COPD: A review of what’s new in the updated GOLD guidelines

COPD: A review of what’s new in the updated GOLD guidelines


good afternoon everyone thank you for
joining me for this quick update on the newest gold COPD guidelines as you may
recall in an effort to standardize care for patients with COPD the National
Heart Lung and Blood Institute and the World Health Organization introduced the
global initiative for chronic obstructive lung disease or gold
guidelines in 2001 these guidelines are updated yearly in our evidence base the
2017 version included some significant changes I would also like to alert you
if you have questions for me throughout go ahead and enter those in the question
side of your screen so our objectives for this webinar include a very brief
review of COPD including the definition prevalence and risk factors I’ll briefly
talk about assessment tests that you’ll see mentioned in the guidelines like the
COPD assessment test and the modified Medical Research Council respiratory
questionnaire I’ll give you the guideline update mainly focusing around
the ABCD risk classification grading system and then how to treat patients in
each stage of that ABCD grading system and I can also take questions so as you
probably remember from school COPD is a persistent airflow limitation brought on
by chronically inhaling noxious particles or gases most patients present
with shortness of breath or productive coughs remember patients should be
evaluated for COPD if they have risk factors any type of shortness of breath
chronic cough or sputum production the number one risk factor in the u.s. is
smoking cigarettes but in other parts of the world in here inhaling biofuels and
pollution are major factors other risk factors include a family history low
birth weight childhood respiratory infections the incidence and prevalence
is probably higher than you would guess and vary significantly throughout the US
according to the Centers for Disease Control and Prevention or the CDC the
lowest prevalence in States ranges from 3 to about 4% the prevalence in Missouri
however and suffer other high prevalence dates can range
from seven to nine percent the incidence and prevalence of COPD is expected to
continue to rise as the population ages and people continue to smoke
although COPD was the sixth leading cause of death in 1990 it’s estimated
that it will actually be the third leading cause of death worldwide by 2020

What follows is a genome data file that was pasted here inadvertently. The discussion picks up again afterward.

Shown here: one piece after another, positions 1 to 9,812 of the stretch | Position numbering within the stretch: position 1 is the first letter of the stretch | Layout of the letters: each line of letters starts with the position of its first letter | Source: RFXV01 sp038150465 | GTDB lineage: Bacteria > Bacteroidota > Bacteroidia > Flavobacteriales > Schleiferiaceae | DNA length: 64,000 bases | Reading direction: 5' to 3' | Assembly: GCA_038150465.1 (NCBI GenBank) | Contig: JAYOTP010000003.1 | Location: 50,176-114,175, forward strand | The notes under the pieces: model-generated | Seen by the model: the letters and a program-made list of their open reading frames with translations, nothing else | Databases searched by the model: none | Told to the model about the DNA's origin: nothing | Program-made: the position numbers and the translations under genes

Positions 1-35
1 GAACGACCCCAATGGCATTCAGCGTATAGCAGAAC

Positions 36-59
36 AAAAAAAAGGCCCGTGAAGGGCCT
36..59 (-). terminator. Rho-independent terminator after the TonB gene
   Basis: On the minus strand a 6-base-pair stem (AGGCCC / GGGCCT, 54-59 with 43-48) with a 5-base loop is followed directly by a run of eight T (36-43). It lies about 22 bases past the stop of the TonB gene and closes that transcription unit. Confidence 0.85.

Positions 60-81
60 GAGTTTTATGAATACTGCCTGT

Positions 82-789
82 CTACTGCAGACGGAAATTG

so the staging of COPD into mild through very severe has not changed
you may remember what stage a patient is characterized categorized into will be
determined by their pulmonary function test so their post bronchodilator fev1
to FEC ratio will be less than 70 and then you look at the post bronchodilator
se v1 so just a reminder if it’s greater than 80 that’s considered mild or stage
150 280 is moderate stage to 30 to 50 severe stage three and then less than 30
is very severe or stage four the guidelines mentioned several tools for
assessing the impact that COPD is having on a patient’s life the two most
commonly used in practice and research are the COPD assessment test or the cap
score or the modified medical research council questionnaire often seen as the
MMRC both our brief questionnaires and our self administered either one can be
used when assessing a patient’s risk stratification which we cover shortly so
gold continues to refine its ABCD grading system that they first
introduced in 2011 the ABCD grading system considers both COPD symptoms
along with exacerbation frequency and severity and to remind you a is better B
is worse before this update pyrometry was a component of the ABCD grading
system probably the biggest change with the 2017 update is the separation of
symptom evaluation from spirometry results so separating spirometry from
the ABCD risk stratification was done because it’s been shown that airflow
limitation or PSP results correlates less well with functional limitation and
quality of life than patient reported symptoms and exacerbation history